Thursday, November 19, 2015: 1:45 PM-3:30 PM

Mineral Hall E (Hyatt Regency)

This panel explores practices and discourses on and about digital media and how these pertain to the shifting boundaries of youth—boundaries of who are and what it means to be “youth”; ethical boundaries of what is acceptable for young people to express; political boundaries of who and what constitute the left, the right and everything in between. The rapid development of digital media have closely interwoven with the emergence of flexible subjects accompanied by flexible accumulation of late capitalism in many different locales globally, including in Japan and South Korea. This panel examines the way in which digital media have been instrumental as people attempt to reflect on the social changes they have lived and are living out day by day. This panel explores how and why youth have come to be central to newly emerging media cultures, refusing to take for granted the reasons why youth are the most active participants and producers of the new media by assuming that it is natural that a young generation is keener on new technologies than older age groups. Instead, this panel will analyze what they do with the new media technologies in relation to their politico-economic conditions. Further, we will consider “youth” itself as an unstable category. This panel thus starts with questions such as: What are the conditions of youthfulness in a given locale? How do youth identify themselves and how are they identified by others? And, what roles do new media technologies play in their experiences of being youth? The rapid development of digital media in Japan and South Korea over the last couple of decades offers rich soil to explore the inquiry this panel will attempt to address. While each locale has developed its own unique youth and media culture, Japan and South Korea also share commonalities, especially because of their long history of complex interactions including, colonial modernity as well as the increasing interconnectivity that new media technologies have brought about. This panel seeks to create a dialogue about the complex interplay among youth, the new media, and social transformations that have taken place in Japan and South Korea. The papers presented in this panel particularly pay attention to the way in which this interplay deconstructs and reconstructs social boundaries such as nationality, queer identity, winners/losers, and normative ideas of social development. These boundaries have played an important role in shaping how youth are defined as a certain generation embodying politico-economic conditions at given times as well as how people categorized as youth experience themselves in such conditions. The new media offer an arena where social boundaries which were once familiar are contested, negotiated, and reconfigured into something new and strange. The new strange, however, also contains the old familiar, despite variations that media technologies add. Scrutinizing the familiar/strange of social boundaries mediated by digital media will help us to problematize truth regimes of our era, ones that normalize and legitimize the conditions of late capitalism.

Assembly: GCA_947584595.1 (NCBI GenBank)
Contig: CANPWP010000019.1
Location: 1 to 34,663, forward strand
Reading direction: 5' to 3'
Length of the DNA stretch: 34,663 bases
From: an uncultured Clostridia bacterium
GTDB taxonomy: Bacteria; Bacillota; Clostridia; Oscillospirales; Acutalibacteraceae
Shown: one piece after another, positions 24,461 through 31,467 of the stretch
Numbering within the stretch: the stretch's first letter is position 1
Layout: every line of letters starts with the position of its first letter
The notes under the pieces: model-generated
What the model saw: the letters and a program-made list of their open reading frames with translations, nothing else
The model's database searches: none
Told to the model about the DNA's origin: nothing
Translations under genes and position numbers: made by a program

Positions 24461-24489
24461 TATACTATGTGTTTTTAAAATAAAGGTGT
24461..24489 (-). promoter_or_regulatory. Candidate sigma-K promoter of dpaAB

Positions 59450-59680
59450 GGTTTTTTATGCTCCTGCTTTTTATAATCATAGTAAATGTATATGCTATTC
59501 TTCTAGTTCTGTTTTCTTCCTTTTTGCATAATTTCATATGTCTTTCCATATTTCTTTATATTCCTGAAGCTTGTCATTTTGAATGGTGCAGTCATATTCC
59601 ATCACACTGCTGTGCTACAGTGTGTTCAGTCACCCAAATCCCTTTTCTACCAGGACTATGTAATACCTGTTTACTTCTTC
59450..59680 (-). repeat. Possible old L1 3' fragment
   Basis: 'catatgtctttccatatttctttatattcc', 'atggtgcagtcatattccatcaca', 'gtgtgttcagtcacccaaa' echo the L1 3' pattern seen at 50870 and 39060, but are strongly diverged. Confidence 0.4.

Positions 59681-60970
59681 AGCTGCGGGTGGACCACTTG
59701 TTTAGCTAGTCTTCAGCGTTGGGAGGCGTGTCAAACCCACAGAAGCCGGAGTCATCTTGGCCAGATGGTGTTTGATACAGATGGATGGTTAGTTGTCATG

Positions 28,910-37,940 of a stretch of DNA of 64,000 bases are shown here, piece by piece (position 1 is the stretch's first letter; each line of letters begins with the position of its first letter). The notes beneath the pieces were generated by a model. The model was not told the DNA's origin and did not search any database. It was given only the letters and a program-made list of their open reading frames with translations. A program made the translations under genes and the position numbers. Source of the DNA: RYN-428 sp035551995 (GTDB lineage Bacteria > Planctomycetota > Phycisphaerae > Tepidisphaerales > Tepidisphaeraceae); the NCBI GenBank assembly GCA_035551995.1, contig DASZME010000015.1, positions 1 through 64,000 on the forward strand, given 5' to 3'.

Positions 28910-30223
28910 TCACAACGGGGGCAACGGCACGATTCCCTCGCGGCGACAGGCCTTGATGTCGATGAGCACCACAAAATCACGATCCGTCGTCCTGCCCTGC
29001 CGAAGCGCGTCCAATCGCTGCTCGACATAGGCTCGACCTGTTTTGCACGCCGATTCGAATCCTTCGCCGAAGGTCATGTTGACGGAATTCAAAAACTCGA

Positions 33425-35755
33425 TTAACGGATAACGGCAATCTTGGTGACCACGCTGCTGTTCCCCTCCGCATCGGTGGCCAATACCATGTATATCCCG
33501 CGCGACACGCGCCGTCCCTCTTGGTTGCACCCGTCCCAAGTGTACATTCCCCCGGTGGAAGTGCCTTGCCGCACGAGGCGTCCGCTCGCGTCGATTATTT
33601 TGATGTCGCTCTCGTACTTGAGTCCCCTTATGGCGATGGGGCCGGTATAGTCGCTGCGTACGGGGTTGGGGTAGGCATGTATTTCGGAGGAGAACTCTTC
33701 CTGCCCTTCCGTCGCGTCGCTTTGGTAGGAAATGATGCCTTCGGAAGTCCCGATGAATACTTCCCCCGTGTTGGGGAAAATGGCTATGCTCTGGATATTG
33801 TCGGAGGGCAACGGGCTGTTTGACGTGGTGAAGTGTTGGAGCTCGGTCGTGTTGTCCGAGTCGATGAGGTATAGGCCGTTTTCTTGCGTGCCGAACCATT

This session would be of particular interest to:
Teachers of Anthropology in Community Colleges, Students

Organizers:  Sunyoung Yang (University of Toronto)

Chairs:  Andrea G. Arai (University of Washington)

Discussants:  Jesook Song (University of Toronto)

1:45 PM
Online and Off Center: The Strange-Familiar of Japanese Youth and 2Channel 
Andrea G. Arai (University of Washington)

2:00 PM
For Japan Only?: On the Crossing and Re-Inscribing of Boundaries in the Online Circulation of Adult Computer Games 
Patrick William Galbraith (Duke University)

2:15 PM
Like Stars Online, Facing Discrimination Offline: Young Women’s Exploration of Sexual Identity Online and Its Limits in Neoliberal South Korea 
Layoung Shin (University of California, San Diego)

2:30 PM
Korean Internet Freak Youth and Their Politics of Loser Aesthetics 
Sunyoung Yang (University of Toronto)

2:45 PM

3:00 PM
Jesook Song (University of Toronto)

3:15 PM


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